Pakistani police on Wednesday arrested two senior police officers for alleged dereliction of duty over the 2007 assassination of former prime minister Benazir Bhutto, a prosecutor said.
Bhutto was assassinated almost exactly three years ago in a gun and suicide attack after addressing an election campaign rally in the garrison city of Rawalpindi, near the capital Islamabad, on December 27, 2007.
In April, a UN panel accused the government of failing to provide Bhutto with adequate protection and said investigations were hampered by intelligence agencies and other officials who impeded "an unfettered search for the truth".
A Rawalpindi court this month issued warrants for the arrest of Saud Aziz, who was city police chief at the time of the killing, and Khurram Shahzad, another senior policeman for their "failure" to protect Bhutto.
The pair were arrested at the court on the sidelines of a trial of five alleged Pakistani Taliban militants -- who have yet to be indicted and are little known -- detained in the weeks after the assassination.
"Both of the police officers have been arrested. The court rejected their application for bail and the judge said 'this was their duty to carry out the post-mortem'," special prosecutor Chaudhry Zulfiqar Ali told reporters.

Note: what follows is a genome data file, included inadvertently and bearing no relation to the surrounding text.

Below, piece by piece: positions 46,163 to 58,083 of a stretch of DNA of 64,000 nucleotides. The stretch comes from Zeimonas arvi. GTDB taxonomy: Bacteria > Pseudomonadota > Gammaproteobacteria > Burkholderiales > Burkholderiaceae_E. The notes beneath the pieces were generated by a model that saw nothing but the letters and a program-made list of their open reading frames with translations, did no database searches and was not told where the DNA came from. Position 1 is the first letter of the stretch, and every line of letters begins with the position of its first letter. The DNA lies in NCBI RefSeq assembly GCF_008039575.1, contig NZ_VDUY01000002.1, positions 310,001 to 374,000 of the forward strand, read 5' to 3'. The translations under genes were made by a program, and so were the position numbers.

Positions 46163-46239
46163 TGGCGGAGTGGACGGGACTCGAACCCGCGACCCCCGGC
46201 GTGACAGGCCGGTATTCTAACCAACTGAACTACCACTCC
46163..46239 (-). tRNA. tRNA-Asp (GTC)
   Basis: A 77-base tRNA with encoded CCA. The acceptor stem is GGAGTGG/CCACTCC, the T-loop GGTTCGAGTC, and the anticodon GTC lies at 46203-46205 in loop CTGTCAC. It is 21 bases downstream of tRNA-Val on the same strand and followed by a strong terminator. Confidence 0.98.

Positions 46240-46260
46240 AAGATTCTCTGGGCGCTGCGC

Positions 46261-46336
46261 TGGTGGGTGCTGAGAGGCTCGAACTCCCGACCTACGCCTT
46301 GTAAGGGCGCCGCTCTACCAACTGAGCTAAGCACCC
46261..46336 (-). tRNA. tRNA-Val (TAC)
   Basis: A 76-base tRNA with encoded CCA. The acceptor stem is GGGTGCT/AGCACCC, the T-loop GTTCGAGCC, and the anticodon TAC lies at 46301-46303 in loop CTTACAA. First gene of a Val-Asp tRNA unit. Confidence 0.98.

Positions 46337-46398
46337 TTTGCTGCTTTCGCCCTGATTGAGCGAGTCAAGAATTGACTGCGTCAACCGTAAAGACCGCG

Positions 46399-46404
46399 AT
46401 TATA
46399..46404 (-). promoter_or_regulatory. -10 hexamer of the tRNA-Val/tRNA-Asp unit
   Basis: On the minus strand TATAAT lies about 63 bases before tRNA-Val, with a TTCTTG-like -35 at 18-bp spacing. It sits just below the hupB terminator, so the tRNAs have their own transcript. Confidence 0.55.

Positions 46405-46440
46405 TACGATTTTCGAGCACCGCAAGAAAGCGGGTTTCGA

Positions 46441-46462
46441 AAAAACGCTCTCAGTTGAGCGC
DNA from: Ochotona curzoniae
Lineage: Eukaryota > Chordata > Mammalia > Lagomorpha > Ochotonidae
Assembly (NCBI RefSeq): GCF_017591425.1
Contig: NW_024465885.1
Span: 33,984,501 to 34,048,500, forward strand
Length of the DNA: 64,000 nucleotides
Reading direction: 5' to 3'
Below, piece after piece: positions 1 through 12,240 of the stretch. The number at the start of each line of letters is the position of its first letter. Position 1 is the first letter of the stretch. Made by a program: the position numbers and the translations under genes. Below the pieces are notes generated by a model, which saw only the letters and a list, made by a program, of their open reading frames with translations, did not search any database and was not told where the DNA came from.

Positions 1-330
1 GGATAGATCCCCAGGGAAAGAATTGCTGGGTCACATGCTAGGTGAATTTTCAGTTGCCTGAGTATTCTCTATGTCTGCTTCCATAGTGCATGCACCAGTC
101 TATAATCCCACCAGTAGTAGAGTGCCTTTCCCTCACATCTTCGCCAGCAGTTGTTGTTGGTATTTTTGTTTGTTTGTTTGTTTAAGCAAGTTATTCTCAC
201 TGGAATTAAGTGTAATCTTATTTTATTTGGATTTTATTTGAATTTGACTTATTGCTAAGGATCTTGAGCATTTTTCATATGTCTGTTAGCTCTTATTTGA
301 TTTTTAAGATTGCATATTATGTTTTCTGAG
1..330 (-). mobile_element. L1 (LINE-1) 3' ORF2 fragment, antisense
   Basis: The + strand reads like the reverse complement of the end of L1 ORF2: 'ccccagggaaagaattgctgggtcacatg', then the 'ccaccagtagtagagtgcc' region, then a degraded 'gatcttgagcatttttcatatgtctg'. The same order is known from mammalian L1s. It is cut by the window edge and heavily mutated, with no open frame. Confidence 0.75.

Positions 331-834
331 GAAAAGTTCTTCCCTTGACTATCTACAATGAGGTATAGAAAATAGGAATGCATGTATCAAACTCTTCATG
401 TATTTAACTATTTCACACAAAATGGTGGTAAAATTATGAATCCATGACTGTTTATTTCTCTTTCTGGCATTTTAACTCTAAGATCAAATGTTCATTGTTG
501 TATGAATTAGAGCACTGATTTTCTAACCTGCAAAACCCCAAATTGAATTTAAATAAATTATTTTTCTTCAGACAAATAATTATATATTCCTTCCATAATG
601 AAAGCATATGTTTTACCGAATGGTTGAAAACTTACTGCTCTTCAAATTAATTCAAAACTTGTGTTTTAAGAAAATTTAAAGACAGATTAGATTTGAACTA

He told AFP the officers were also accused of a security breach that failed to protect Bhutto from attack and for taking the controversial decision to hose down the scene of the killing, destroying key evidence.
Ali told AFP the police officers would be included in the trial of the five alleged militants. The court has been adjourned until January 7.
Both officers are still in service -- Aziz, 53, in Lahore and Shahzad, 38, in Rawalpindi -- but will be suspended from duty following their arrests, the prosecutor said.
According to the prosecutor, the judge rejected as evidence an audio tape in which Bhutto's husband, now President Asif Ali Zardari, apparently asked for the post-mortem examination not to be carried out.
He said a list of questions had also been sent to Pervez Musharraf, then Pakistan's military ruler, who has lived in self-imposed exile in London since he was replaced by Bhutto's elected widower.
At the time, Musharraf's government blamed the assassination on Pakistan's Taliban chief Baitullah Mehsud, who denied any involvement.
Mehsud was killed in a US drone attack in August 2009, one of the most high-profile casualties of the covert American campaign targeting Al-Qaeda and its allies in
Pakistan's lawless tribal belt on the Afghan border.
Pakistani police say that in addition to the five suspects in court, three others have been killed, including Mehsud, and two remain at large.
The five face charges of "criminal conspiracy" for bringing the suicide bomber from the tribal belt and keeping him at a house in Rawalpindi.
Bhutto, who served two terms as prime minister, returned from exile two months before she was assassinated, to stand for election.
Zardari led her Pakistan People's Party to election victory in February 2008 and is now the head of state, albeit with miserable approval ratings.